The Rangers and the Bruins have seen a lot of each other lately. The two teams met in last year's Eastern Conference semifinals, with Boston taking the series 4-1. The teams met again 10 days again at Madison Square Garden, where despite out-shooting the Bruins 44-22, the Rangers were unable to avenge their playoff loss, and fell 2-1.
Now, in the NHL Thanksgiving Showdown (which is naturally played the day after Thanksgiving), the two teams will go at it at TD Garden in Boston in their first meeting in the Commonwealth since the Bruins eliminated the Rangers in the 2013 playoffs. Here are some big questions entering Friday's game.
Can Patrice Bergeron bust out of his slump?
Entering this afternoon's matinee, the Bruins do-it-all forward has gone his last six games without recording a point. During that stretch, the Bruins have posted a 4-1-1 record, but the former Selke winner has not played up to his usual standard, including during a shootout loss to St. Louis where he actually went below .500 in the faceoff dot.
While the Bruins have more than weathered the storm during Bergeron's slide, Boston is looking for its consistent, productive center to return to form. While he's been playing with a new linemate in Louis Eriksson, who's been in-and-out of the lineup with a concussion, Bergeron finding his offensive game will be key to any prolongued Boston success this season.
Will the line of Rick Nash, Brad Richards, and Carl Hagelin start to produce?
After missing over a month with a concussion, Nash's first game back to action was actually 10 days ago in that 2-1 loss versus Boston. While he was held in check that night, Nash has two goals in four games since making his return. Nash was originally paired with Richards and Ryan Callahan, but Rangers head coach Alain Vigneault plugged Hagelin in to install some speed. When the Rangers traveled Florida on Wednesday, the experiment worked on paper (Nash and Hagelin both scored, although Hagelin's was an empty-netter) and the line generated a lot of chances all night.
Nash should expect to be shadowed by Zdeno Chara all game, and, probably Bergeron as well. The key might be if Hagelin's speed can create time and space for the big winger, who, if given enough of it, is still one of the most lethal forwards in all of hockey.
Will the Bruins fourth line continue to torment the the Rangers?
They call them the Merlot line (and, if you didn't know, it's because the group wears Merlot colored jerseys during practice), and despite being the Bruins fourth line, it's been a group that has been very potent against the Rangers. Shawn Thornton and Daniel Paille accounted for both goals in the team's first meeting of the season, and Gregory Campbell dropped the gloves. In last year's 5-game series, the trio combined to total four goals and six assists.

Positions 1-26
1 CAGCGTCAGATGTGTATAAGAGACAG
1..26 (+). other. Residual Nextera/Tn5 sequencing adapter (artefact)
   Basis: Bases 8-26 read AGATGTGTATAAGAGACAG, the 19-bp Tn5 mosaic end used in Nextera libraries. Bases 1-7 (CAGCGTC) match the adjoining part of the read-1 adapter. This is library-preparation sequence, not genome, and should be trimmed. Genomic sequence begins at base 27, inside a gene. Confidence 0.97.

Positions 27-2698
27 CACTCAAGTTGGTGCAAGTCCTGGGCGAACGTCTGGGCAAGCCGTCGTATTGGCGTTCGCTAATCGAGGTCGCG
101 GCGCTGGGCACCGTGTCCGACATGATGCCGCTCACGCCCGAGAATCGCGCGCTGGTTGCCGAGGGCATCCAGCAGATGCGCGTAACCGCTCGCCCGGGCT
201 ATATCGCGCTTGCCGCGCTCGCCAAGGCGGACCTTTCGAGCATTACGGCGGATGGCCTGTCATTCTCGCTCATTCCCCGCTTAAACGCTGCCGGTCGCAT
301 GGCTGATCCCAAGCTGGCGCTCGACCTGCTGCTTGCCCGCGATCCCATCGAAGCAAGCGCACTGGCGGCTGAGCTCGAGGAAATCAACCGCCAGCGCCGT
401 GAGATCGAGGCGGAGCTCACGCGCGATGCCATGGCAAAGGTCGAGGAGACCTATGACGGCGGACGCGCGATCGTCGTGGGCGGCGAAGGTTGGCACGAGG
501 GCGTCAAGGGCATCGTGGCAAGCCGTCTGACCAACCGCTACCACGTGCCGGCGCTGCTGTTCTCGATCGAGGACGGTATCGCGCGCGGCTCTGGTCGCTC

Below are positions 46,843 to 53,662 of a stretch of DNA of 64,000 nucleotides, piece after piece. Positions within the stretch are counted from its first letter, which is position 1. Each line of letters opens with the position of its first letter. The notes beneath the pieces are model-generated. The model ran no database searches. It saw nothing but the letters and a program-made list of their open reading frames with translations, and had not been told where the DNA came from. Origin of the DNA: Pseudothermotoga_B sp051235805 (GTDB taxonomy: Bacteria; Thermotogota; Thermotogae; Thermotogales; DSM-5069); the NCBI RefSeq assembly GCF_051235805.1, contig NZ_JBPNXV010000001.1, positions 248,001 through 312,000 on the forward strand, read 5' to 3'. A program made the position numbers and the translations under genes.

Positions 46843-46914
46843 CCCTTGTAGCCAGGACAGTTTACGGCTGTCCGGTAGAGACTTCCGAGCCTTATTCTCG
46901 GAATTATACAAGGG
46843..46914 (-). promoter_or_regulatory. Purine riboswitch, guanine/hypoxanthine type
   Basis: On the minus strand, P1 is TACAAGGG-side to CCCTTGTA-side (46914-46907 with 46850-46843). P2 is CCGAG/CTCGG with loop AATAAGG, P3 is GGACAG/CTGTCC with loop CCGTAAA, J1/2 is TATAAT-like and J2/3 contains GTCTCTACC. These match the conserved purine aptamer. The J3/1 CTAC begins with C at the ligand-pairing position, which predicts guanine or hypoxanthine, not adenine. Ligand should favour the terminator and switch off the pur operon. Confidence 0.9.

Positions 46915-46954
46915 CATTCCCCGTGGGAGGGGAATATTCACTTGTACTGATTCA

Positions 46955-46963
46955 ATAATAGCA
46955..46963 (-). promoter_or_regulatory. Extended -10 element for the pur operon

Don't expect Alain Vigneault to match up the Rangers top defensive pair of Ryan McDonagh and Dan Girardi against the Merlot-ers, but expect to see a lot of confident shifts from the Bruins fourth line, who is terrorizing the Rangers of late.
Can New York's power play be a factor?
In last year's playoff series, the Rangers power play went 2-16. This season, while the special team's unit has been better in glimpses, it's still clocking in at just under 19 percent, and has been pretty inconsistent. With the physical brand of hockey these two team's play, penalties are inevitable, and both teams will get a chance to make the other pay while shorthanded.
The Rangers have been trying some new looks on their power play, and connected for one really nice goal against Florida on this designed seam-play with their second unit. With guys on the first grouping like Nash and Richards, the power play isn't without talent. The Ranger's don't need the power play to be outstanding, just not a momentum killer.
Will Tuukka Rask continue to out-duel Henrik Lundqvist?
The goalie matchup we'll see today is likely an Olympic preview (if Finland and Sweden ever meet). Rask, who posted fantastic numbers in last season's playoffs, did not spare the Rangers in that stretch, holding New York to only 10 goals in the five games. When the teams met earlier this November, it was Rask again who stood on his head, turning away 43 Rangers shots in a 2-1 victory. Rask was able to steal a game on the road, while Lundqvist was once again beaten by him.
By no stretch has Lundqvist played poorly against Boston, Rask has just been a little better. We know we'll get good goaltending, and a potentially low-scoring game. The question is whether one guy will do a little more than the other.